The most gratifying part of Ayn Rand and the World She Made is Ms. Heller's description of Rand's eventual heir, Leonard Peikoff. My father and I have always suspected that he is a weaselly little toady of a fellow, and our suspicions are beautifully confirmed in Ms. Heller's wry take on the one follower who was obsequious enough to remain in her good graces until the end. You have to imagine that Ayn Rand was more than a little disappointed that the end result of all her hero-worshipping ways was that oleaginous sycophant, Peikoff.

This book is so interesting on every level. Every aspect of Ms. Rand's life is given equal weight: her childhood, her escape from revolutionary Russia, her young adulthood in America, her fiction, her philosophy, her affair, her cult, her legacy. Ms. Heller rightly admires and captures the scintillating clarity of Ayn Rand's arguments for her beliefs. Nathaniel Branden, after meeting Ayn Rand for the first time, called her "Mrs. Logic" and Ms. Heller does an excellent job of showing why that was so. Ayn Rand dared to make moral arguments for economic freedom at a time when most advocates of capitalism were resigned to preaching it as merely practical; these arguments are still powerful (and mostly ignored) half a century later.

One last point of particular interest to me is that Ms. Heller goes more into depth about Ayn Rand's antagonism to religion, and Christianity in particular, than either the Branden biography or Branden memoir did. For instance, while I knew that she was an avowed atheist from her early adolescence, I did not realize until reading this biography how much she really saw Christian faith as a force of evil in the world. Much of this can be traced to the deeply anti-Semitic nature of the Russian Orthodox church at the turn of the century -- which often used hateful rhetoric to rile up the peasants against the far more economically successful Jewish enclaves. This is a sad legacy of Christianity, but one that I think the Church has done much to redress.

Anyone -- whether friend or foe or somewhere in between -- would do well to pick of this biography and give it a read. It is a simply splendid account of an amazing life.

Thursday, November 12, 2009

Cake Decorating Contest 2009

Once again, the budding pastry chefs at Rainier Christian Schools Maple Valley Elementary have put their creative talents to work in the annual PTF cake decorating competition. You may remember Sadie's entry last year:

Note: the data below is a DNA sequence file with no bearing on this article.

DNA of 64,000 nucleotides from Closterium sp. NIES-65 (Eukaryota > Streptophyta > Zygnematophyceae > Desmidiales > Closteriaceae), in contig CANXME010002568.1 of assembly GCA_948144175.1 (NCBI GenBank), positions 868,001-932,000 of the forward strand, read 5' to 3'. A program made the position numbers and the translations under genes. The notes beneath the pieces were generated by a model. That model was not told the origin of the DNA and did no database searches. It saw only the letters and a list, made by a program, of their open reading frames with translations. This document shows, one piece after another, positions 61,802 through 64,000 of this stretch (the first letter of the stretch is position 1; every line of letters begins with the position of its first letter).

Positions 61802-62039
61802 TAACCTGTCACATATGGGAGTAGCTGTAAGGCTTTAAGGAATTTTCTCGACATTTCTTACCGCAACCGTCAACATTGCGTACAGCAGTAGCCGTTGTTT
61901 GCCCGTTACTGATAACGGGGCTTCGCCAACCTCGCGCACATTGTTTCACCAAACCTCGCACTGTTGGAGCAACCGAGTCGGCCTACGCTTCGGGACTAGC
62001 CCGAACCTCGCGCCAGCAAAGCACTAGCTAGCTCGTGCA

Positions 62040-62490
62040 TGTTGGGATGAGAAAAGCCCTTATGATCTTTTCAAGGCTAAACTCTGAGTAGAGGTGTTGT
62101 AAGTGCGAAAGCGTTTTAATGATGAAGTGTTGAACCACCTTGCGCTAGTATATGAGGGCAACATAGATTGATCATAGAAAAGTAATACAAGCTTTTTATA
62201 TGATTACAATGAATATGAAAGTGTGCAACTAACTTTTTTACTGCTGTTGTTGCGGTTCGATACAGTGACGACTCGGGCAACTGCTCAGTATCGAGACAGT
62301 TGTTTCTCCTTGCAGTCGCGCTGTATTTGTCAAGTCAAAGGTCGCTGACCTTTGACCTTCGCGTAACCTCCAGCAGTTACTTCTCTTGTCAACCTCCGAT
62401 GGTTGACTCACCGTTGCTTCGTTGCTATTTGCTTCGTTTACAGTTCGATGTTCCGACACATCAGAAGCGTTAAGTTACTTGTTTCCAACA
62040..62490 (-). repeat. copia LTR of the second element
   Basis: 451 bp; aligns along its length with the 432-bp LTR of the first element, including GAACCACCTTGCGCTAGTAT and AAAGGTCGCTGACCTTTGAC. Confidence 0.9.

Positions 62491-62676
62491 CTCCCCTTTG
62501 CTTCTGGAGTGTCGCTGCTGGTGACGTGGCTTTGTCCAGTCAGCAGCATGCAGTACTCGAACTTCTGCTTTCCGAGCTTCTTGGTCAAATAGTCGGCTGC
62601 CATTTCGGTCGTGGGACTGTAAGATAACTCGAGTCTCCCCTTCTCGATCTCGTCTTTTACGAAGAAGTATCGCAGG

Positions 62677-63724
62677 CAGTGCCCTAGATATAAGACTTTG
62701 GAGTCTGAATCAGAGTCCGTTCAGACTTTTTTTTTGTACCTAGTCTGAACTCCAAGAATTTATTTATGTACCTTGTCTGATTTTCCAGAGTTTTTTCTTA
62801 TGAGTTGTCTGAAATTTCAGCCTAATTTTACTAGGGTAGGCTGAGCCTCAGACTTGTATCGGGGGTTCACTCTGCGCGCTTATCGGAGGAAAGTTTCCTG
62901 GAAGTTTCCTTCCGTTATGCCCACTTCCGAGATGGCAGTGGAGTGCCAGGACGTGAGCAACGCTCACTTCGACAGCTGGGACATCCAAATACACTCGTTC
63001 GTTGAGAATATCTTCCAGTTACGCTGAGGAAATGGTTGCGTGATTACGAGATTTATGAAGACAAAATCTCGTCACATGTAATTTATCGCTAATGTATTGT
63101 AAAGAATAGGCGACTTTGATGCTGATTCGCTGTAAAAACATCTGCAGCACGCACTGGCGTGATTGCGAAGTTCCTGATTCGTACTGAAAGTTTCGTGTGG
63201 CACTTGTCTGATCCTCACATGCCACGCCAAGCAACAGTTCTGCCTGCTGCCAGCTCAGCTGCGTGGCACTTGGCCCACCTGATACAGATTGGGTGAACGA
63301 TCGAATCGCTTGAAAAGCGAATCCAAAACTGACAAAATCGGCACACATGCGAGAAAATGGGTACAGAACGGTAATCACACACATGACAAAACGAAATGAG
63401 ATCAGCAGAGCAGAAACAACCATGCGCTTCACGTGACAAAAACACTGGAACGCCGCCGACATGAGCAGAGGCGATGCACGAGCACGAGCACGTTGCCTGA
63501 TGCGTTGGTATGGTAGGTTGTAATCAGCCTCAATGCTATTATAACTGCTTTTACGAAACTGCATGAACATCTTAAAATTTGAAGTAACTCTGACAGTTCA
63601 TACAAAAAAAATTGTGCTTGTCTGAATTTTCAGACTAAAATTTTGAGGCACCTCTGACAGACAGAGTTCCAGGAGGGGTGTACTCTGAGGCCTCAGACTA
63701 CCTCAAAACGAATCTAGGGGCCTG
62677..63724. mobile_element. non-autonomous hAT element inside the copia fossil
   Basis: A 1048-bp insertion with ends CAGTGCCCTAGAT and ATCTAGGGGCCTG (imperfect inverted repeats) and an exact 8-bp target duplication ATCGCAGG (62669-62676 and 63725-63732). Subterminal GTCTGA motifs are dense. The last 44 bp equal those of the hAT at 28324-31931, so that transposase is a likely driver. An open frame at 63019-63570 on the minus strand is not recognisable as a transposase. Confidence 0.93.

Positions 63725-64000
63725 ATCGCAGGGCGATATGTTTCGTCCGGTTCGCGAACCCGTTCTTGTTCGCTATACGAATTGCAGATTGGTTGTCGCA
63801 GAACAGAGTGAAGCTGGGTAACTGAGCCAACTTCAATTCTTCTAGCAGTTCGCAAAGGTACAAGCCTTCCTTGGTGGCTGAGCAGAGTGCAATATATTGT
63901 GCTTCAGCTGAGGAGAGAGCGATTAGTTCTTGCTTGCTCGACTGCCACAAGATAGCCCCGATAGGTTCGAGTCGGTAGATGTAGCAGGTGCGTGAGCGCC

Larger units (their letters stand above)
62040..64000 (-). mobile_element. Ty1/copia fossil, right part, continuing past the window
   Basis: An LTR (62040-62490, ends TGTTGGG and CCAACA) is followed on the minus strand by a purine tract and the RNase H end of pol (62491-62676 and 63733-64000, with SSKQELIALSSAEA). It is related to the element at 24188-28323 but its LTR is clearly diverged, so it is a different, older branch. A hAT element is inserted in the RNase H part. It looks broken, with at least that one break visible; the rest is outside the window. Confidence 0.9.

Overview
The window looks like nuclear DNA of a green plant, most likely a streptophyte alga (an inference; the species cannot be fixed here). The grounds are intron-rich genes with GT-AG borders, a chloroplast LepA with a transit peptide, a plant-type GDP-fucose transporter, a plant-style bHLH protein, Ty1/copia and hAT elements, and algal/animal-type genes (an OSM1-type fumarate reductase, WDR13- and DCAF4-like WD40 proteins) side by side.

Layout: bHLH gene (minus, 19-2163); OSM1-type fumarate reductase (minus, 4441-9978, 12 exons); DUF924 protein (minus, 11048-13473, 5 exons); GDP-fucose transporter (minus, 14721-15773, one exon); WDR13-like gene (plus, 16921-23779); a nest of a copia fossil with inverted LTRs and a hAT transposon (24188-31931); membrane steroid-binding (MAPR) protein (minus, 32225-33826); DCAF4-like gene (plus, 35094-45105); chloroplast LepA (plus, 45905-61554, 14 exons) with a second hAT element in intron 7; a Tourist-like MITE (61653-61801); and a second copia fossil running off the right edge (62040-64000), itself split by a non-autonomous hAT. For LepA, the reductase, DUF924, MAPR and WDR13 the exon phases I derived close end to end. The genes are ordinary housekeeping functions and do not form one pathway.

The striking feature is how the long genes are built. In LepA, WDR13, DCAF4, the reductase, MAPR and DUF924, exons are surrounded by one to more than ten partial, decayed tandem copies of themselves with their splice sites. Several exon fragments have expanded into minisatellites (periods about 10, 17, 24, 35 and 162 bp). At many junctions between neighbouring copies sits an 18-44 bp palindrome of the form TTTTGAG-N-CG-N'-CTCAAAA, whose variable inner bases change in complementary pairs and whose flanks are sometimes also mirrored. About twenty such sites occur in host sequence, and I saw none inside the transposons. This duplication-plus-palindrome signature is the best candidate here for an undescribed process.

She won first prize for her Kindergarten class, and she surely deserved it. This snowman was not only her own design, she did everything herself (except maybe tying the knot on the "scarf"). Good job, Sadie!

This year, Sadie got it into her head that she wanted to do a turkey pilgrim cake. We have a Thanksgiving figurine that sits on our dining room table in November that is, indeed, a turkey wearing a pilgrim hat. Sadie wanted to replicate that in cake form. So, we put our heads together and sketched out what such a cake might look like. A frenzy of food coloring, fondant, and frosting led to this little gobbler's entry into the cake contest:

A confession: I feel a bit guilty this year. I helped Sadie far more than for last year's entry. She conceived the idea, made the tail feathers, frosted the cake, formed the eyes and the wings out of fondant (and Jelly Bellies for the pupils of the eyes). I was going to let her sculpt the head and neck out of Truffle Cake Mix (a no-bake mixture made of cake crumbs, almond paste, honey, brown sugar and a few other sticky-icky things), because I thought the consistency would be like Play-doh, and Sadie is quite a good sculptress for a six-year-old. But, I had the hardest time getting the mixture to come together as a shapable substance. So I battled the mix while Sadie took a bath, tamed it into the approximate shape of a turkey's cognitive center (such as it is), and left it for Sadie to modify as she saw fit. She actually liked what I did, but was mad that I hadn't left it for her. So, it wasn't her fault that I did that part.

Anyway, win or lose, he is a rather charming bird.

Monday, November 09, 2009

The Hypocrisy of the Night Owl